Salix gets very involved within its sector and we are constantly out at events, talks and conferences. Already, Salix have sent me to a HealthChat, a Gorkana breakfast and on a course about how to pitch to the media. I have also been to an education conference and a careers day on behalf of one of my clients. If you want to work in this industry it helps to be a sociable person. Networking is a massive component of PR and eventually you will be in and out of the office on a regular basis.


By doing an apprenticeship I am both earning and learning. Living in London is expensive but by earning a decent wage I can afford to be independent without being worried about any debt. Not only does an apprenticeship increase employability skills, it also lands you a nationally recognised qualification. Having said this, one of the best perks of being an apprentice is having an NUS student card – I love saving 10% here and there!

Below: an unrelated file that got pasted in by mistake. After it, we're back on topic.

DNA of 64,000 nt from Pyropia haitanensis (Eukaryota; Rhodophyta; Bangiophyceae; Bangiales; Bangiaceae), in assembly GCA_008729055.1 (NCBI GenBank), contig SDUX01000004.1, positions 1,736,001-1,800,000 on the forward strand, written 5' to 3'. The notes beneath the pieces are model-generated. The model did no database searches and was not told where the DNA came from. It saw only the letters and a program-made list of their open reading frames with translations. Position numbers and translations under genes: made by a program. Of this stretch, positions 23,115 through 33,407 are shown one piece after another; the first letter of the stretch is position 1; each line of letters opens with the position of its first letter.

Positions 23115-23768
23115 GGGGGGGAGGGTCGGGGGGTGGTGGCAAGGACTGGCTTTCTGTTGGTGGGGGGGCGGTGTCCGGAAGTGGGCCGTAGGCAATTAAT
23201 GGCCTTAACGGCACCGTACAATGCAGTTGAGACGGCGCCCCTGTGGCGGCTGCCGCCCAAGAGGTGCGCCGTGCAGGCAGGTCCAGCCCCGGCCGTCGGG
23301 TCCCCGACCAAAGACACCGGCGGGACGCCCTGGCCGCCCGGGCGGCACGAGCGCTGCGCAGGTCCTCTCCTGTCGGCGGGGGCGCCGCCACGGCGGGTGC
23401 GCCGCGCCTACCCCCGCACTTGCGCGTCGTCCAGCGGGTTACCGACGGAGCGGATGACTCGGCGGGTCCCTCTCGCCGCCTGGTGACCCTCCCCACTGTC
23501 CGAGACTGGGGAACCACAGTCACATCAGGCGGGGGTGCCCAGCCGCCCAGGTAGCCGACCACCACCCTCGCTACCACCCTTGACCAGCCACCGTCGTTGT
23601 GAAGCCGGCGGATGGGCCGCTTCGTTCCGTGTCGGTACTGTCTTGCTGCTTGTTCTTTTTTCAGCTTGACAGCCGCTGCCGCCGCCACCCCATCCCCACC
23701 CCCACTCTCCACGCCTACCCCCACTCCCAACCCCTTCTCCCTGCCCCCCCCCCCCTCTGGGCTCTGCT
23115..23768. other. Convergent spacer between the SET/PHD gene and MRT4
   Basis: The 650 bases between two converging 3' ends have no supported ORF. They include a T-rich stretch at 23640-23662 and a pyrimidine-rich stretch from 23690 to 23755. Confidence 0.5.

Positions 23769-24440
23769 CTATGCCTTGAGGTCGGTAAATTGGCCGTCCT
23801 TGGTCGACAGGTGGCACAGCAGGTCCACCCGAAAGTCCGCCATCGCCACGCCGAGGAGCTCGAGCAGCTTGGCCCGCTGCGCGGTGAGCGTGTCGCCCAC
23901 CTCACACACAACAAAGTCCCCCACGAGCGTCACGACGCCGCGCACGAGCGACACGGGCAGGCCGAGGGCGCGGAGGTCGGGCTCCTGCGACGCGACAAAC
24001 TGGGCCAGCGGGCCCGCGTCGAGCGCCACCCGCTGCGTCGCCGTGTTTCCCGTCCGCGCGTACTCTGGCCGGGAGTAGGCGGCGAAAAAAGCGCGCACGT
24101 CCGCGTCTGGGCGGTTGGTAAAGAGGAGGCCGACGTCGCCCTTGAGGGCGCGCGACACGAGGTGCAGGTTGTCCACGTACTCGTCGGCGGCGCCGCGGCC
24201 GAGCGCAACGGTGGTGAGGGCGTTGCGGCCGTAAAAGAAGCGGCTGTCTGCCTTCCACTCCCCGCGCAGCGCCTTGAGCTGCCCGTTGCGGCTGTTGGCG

My advice to those who aren’t sure what to do is make sure you do your research. It’s important to find out whether the career you want to pursue requires a degree. Be smart. University isn’t cheap, especially if you are going for the experience. Also, remember that you don’t have to rule out getting a degree as it’s so easy to go back to university as a mature student. This is becoming an increasingly popular option because it gives you time to think about what you really want to study so that you can get the most out of your degree.